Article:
SACRAMENTO, Calif. – Like many young women, Brenda Soulliere wanted a pony.
She said she asked her parents faithfully every Christmas for a pony,
knowing that her quest was fruitless.
“They just had the same argument that I think most parents do when their
kid asks for a pony,” said Soulliere, a former chairman of the California
Nations Indian Gaming Association (CNIGA) and two-decade tribal councilman
Soulliere said her parents always told her, “You’ll play with it for a week
and then get bored.”
Little did they know that Soulliere would show such sincere determination
in her quest for that pony. In fact, over the years she has had several
horses and hoped that one day one of them would be a champion.
Soulliere’s childhood dream recently reached a milestone of sorts, proving
her wish had some mettle behind it: Fancy’s Nicker, one of Soulliere’s
horses, took the top’ prize at last October’s 2004 National Championships
for Arabian Horses in Louisville, Ky.
Now Soulliere is gracing the cover of a horse trade magazine and short
articles about her champion horse are appearing in others, noting that her
horse topped the list at Louisville last year.
Soulliere’s is a story of sheer perseverance.
She took odd jobs when she was 14 and began saving money to acquire a
horse: “I was even taking spare change from laundry machines.”
Eventually, Soulliere had saved enough to buy a horse. Her first horse,
bought for $5,000, was “skin and bones, and didn’t look like it was taken
care of.” Soulliere eventually nursed the animal back to health and later
began to acquire others.
Over the ensuing years, Soulliere began to ride in parades, at first just
for fun but later competitively. She ended up in the higher end of the
competitive parade category and competed at such large events as the Rose
Parade, held every New Year’s Day in Pasadena, Calif. – an event in which
she competed five times. In 1988 she took top honors in the California
State Championship in Parade at an event held in Banning, Calif.
Soulliere retired from competitive Parade, later turning her energy to
championships, especially for Arabian horses.
At the Cabazon Reservation where Soulliere – daughter of former Cabazon
Chairman John James – lives and currently works in the tribal
administration, she does not have room for the horses. Instead, she keeps
them at a stable in nearby Coachella Valley. She also hired a trainer, Kit
Hall, who was named one of the top 10 trainers in the U.S. by the Arabian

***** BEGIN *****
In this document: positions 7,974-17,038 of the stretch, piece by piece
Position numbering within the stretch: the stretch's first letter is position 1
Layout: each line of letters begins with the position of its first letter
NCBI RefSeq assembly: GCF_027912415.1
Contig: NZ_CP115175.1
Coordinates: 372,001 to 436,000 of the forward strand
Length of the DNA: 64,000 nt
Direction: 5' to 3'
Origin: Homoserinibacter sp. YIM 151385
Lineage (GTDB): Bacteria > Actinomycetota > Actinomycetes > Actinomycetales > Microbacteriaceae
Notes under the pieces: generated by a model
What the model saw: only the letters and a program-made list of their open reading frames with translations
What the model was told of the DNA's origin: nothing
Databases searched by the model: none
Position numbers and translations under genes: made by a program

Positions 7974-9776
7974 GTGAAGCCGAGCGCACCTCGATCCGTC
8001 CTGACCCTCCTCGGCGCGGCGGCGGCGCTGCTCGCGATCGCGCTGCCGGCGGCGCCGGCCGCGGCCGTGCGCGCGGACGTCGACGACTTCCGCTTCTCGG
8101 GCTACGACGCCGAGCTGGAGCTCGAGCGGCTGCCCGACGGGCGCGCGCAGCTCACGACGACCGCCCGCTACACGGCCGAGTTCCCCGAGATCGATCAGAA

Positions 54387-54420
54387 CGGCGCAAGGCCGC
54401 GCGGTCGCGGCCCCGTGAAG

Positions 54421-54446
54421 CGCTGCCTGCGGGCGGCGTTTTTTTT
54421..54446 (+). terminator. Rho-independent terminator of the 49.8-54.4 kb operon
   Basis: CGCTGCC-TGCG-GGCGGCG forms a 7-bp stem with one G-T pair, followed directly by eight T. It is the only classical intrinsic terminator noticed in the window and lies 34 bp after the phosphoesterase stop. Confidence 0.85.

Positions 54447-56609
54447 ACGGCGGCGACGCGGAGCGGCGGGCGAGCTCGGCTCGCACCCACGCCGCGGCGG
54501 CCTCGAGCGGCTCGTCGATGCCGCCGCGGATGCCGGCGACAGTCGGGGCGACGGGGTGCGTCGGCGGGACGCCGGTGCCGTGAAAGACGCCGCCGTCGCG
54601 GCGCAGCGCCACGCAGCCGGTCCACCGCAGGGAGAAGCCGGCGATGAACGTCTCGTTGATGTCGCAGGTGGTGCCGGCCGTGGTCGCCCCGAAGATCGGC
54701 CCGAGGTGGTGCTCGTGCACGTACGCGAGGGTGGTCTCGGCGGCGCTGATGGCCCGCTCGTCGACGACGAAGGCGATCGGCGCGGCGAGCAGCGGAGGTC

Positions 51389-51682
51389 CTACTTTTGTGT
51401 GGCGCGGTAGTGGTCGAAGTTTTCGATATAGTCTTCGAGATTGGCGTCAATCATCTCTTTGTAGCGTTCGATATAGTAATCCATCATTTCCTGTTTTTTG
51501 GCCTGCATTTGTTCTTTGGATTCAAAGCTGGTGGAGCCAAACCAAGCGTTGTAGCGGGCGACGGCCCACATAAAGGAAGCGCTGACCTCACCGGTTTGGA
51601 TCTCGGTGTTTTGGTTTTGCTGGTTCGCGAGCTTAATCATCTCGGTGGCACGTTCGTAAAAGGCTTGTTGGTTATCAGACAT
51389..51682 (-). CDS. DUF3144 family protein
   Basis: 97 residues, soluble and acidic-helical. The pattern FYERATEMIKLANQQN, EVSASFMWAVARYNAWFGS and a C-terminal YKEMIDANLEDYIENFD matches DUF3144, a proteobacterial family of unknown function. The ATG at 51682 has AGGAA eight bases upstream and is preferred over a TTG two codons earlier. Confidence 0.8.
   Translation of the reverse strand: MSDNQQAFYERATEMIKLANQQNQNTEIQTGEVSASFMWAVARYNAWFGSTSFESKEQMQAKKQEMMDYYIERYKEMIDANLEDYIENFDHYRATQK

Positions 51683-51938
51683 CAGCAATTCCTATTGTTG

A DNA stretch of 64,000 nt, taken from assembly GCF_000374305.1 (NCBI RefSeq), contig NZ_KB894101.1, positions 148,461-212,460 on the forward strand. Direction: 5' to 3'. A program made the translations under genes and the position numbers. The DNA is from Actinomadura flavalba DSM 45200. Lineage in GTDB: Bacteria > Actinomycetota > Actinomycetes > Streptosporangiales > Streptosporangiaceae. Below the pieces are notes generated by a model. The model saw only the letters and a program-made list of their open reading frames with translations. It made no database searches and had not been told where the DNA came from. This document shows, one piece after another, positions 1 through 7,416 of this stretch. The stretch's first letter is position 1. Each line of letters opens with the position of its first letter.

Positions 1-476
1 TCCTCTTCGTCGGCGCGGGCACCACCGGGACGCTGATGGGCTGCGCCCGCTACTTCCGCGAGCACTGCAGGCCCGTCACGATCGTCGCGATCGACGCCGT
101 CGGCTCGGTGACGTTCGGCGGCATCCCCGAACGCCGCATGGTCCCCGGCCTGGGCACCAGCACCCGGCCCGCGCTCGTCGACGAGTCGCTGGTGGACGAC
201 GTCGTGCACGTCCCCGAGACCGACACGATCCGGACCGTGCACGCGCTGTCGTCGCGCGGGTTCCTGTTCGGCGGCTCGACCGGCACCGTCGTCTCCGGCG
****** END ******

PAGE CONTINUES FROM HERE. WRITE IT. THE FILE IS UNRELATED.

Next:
Dispelling common myths, Soulliere said she is the only person on the
reservation who owns horses and is known as “Ms. Horsey Person.” Cabazon,
however, footed the bill for transporting the horse to the championship.
The story of Soulliere’s championship horse is equally compelling. She
bought the champion’s mother from a horse rescue, an organization that
specializes in placing neglected, abused and unwanted animals with more
It turned out that the quarter horse mare was pregnant and shortly
afterward gave birth to the future champion, who was half Arabian.
Though the horse was slow to train, and was even disqualified from her
first show, she got the hang of it and began to improve, eventually
qualifying for the Regional Championships last June.
There are 18 regions in the Arabian Horse Association in the United States
and Canada. Soulliere’s horse competed in two Regional Championships:
Region I in Del Mar, Calif. and Region II in Burbank. Half Arabians are
allowed to compete.
Her horse won the Region II Championship and thus qualified to go on to the
National Championship in Louisville.
Horse trainer Hall said that Soulliere’s preferred competitions are the
Western-style events that differ from the English-style events.
Hall also said that Arabians are the “foundation breed” of all
light-colored horses, meaning their stock is intermixed to some degree with
The family of horses has expanded over the years. Soulliere once had a
horse that was related to a champion owned by former President Ronald
Reagan at his Santa Barbara ranch. She has a breed of Golden Arabians that
she plans to show in the future: quite an accomplishment for someone’s
once-dismissed childhood dream.
“I just really wanted a pony, and I guess I was serious.”